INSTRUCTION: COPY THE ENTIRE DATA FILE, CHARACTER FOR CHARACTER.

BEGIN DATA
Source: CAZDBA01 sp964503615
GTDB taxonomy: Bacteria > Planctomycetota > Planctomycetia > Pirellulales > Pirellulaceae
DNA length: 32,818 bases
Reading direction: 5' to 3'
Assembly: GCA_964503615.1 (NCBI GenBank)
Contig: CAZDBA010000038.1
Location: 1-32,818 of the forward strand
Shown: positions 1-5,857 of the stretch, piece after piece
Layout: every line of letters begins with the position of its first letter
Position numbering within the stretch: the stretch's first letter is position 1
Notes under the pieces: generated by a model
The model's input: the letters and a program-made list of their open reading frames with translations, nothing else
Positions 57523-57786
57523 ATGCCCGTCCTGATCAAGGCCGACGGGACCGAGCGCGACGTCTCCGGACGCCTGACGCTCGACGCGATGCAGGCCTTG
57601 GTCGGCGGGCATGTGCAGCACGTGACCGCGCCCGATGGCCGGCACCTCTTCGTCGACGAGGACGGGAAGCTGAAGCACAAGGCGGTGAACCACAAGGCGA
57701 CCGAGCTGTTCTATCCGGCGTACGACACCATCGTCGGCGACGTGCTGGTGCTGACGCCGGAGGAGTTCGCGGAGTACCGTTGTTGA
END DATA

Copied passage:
Source: CAZDBA01 sp964503615
GTDB taxonomy: Bacteria > Planctomycetota > Planctomycetia > Pirellulales > Pirellulaceae
DNA length: 32,818 bases
Reading direction: 5' to 3'
Assembly: GCA_964503615.1 (NCBI GenBank)
Contig: CAZDBA010000038.1
Location: 1-32,818 of the forward strand
Shown: positions 1-5,857 of the stretch, piece after piece
Layout: every line of letters begins with the position of its first letter
Position numbering within the stretch: the stretch's first letter is position 1
Notes under the pieces: generated by a model
The model's input: the letters and a program-made list of their open reading frames with translations, nothing else
Positions 57523-57786
57523 ATGCCCGTCCTGATCAAGGCCGACGGGACCGAGCGCGACGTCTCCGGACGCCTGACGCTCGACGCGATGCAGGCCTTG
57601 GTCGGCGGGCATGTGCAGCACGTGACCGCGCCCGATGGCCGGCACCTCTTCGTCGACGAGGACGGGAAGCTGAAGCACAAGGCGGTGAACCACAAGGCGA
57701 CCGAGCTGTTCTATCCGGCGTACGACACCATCGTCGGCGACGTGCTGGTGCTGACGCCGGAGGAGTTCGCGGAGTACCGTTGTTGA